Racism, Google and censorship

By Kim Nursall

Last week, Googlers may have happened across an atypical image of Michelle Obama, who is usually the very picture of style and grace. This particular representation depicted her face with ape-like features, eliciting a chorus of outcries for the image to be removed and Google’s content to be better regulated.

The picture was described by some in the media as racist — derogatory towards African-Americans and disrespectful to the First Lady. It was claimed that Google was condoning racial prejudices by allowing such content, and consequently should offer an apology and adjust the subject matter accessible through its search engine. That’s right, cries for a censored Internet were heard across a country whose citizens swear by the First Amendment.

Fortunately, Google refused to offer an apology, remove the image — although the site which hosted the image did take it down — or alter its search engine algorithm. It clarified that offensive images can sometimes be found when using its services, and if users are concerned, there are alternative search options available. Logic, and not knee-jerk emotional reactions, prevailed.

Demanding censorship of the Internet is a terrible idea. Offensive content is regarded as such due to its subjective nature, and submitting to a populist outcry about one image opens the door for demands to filter others. Racist images, sexist images and their ilk would all have to undergo the same scrutiny and suppression. Furthermore, questionable or challenging images are not seen as unpleasant universally, and what one individual finds distasteful can differ quite dramatically from the opinion of another. Photos which may serve an educational purpose can also be unintentionally offensive. Can we really claim that an objective method of determining an image’s offending potential exists? Additionally, Google has already encountered issues with its SafeSearch option accidentally censoring HIV awareness sites.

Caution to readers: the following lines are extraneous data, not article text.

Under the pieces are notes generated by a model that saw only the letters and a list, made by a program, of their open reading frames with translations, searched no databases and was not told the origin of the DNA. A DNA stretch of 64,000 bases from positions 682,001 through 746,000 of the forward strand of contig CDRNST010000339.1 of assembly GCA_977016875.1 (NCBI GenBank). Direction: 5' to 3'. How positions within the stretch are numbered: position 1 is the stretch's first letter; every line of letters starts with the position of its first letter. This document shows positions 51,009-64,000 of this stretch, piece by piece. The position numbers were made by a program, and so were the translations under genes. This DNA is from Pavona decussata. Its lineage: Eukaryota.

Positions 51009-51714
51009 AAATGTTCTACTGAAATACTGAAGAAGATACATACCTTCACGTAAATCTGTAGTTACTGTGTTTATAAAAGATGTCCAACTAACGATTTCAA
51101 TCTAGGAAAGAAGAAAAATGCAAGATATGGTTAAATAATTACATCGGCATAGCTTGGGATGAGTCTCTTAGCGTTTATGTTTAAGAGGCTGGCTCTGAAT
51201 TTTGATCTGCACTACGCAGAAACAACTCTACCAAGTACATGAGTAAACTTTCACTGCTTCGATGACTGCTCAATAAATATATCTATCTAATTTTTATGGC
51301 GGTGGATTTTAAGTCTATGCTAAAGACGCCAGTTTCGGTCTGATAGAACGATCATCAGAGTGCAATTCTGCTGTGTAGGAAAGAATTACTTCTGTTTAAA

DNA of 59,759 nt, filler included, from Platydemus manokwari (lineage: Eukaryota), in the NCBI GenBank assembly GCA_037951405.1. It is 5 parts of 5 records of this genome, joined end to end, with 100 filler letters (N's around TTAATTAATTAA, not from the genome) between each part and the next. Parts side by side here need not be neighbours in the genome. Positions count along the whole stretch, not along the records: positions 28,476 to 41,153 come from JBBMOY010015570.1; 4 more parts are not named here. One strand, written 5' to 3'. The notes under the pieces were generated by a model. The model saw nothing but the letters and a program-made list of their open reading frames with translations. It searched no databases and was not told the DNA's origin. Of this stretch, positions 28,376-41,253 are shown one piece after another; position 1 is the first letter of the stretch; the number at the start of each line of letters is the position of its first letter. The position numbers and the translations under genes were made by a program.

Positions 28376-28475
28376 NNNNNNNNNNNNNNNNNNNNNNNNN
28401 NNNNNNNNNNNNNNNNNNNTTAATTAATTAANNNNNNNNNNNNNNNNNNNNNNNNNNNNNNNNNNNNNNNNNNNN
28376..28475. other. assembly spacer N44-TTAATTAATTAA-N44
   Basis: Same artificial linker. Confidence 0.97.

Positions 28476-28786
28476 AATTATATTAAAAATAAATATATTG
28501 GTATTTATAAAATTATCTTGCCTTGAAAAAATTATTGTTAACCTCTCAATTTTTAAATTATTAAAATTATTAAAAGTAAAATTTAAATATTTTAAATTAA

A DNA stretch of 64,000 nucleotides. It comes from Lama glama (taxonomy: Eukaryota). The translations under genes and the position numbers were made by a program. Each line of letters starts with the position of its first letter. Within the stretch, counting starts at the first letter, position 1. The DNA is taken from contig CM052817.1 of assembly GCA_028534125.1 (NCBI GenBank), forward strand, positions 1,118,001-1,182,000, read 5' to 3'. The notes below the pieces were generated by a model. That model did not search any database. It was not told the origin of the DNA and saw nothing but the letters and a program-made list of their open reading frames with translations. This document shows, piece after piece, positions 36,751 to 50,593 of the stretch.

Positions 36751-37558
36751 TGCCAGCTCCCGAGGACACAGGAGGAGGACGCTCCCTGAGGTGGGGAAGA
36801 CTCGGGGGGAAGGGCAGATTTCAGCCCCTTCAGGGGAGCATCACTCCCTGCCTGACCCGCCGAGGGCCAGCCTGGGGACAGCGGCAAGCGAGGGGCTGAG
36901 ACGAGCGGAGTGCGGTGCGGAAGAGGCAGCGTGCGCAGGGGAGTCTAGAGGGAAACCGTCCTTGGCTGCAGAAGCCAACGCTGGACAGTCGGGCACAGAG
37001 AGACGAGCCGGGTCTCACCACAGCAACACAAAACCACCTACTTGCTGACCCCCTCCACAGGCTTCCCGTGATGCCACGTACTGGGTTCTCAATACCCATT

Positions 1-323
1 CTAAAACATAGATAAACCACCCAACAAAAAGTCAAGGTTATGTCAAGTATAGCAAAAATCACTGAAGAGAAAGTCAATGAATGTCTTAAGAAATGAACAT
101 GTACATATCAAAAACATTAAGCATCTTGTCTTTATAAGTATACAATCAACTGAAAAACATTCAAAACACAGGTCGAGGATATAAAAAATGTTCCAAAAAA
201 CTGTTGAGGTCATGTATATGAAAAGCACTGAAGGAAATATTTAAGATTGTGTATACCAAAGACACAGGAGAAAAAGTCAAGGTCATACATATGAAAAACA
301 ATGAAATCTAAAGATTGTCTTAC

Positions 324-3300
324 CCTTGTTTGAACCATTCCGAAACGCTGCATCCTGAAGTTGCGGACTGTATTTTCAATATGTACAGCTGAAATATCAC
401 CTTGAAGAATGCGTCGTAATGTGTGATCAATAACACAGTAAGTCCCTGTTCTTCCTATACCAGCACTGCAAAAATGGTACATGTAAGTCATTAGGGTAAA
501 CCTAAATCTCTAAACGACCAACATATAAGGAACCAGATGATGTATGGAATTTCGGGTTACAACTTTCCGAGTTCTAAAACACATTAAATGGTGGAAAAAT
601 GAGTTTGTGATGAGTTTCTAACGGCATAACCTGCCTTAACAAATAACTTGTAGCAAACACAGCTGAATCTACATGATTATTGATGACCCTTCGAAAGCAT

SafeSearch may not be perfect, but Google is at least offering the option to filter out explicit images if the user so chooses. If an individual feels the need to put restrictions on their search engine, then they are welcome to do so, but Google should not be further required to act as a parent over that person’s shoulder. I would much rather be given the choice to filter certain images as opposed to being restricted from the outset — it would be unacceptable not to be allowed to view content simply because the gatekeepers at Google determine that it is offensive. Google is not there to sugar-coat the world and withhold subject matter that may make some people uncomfortable; it is a search engine, a consolidator of already accessible information, and nothing more. The picture of Michelle Obama with the facial features of an ape may come across as racist, but it is not Google’s role to police such images.

Perhaps the most interesting aspect of this uproar for stricter regulation of Google’s content is that there are thousands of pictures of non-black people being ridiculed with the same ape-like face when you search their names (George Bush, Tony Blair, Bunker Brown, Nick Griffin, Wayne Rooney, etc) — none of these photos have induced public outrage. It is conceivable that our society has become so concerned with not appearing racist that our actions have the opposite effect — we artificially create prejudices, and then attempt to suppress them, even though they do not actually exist.

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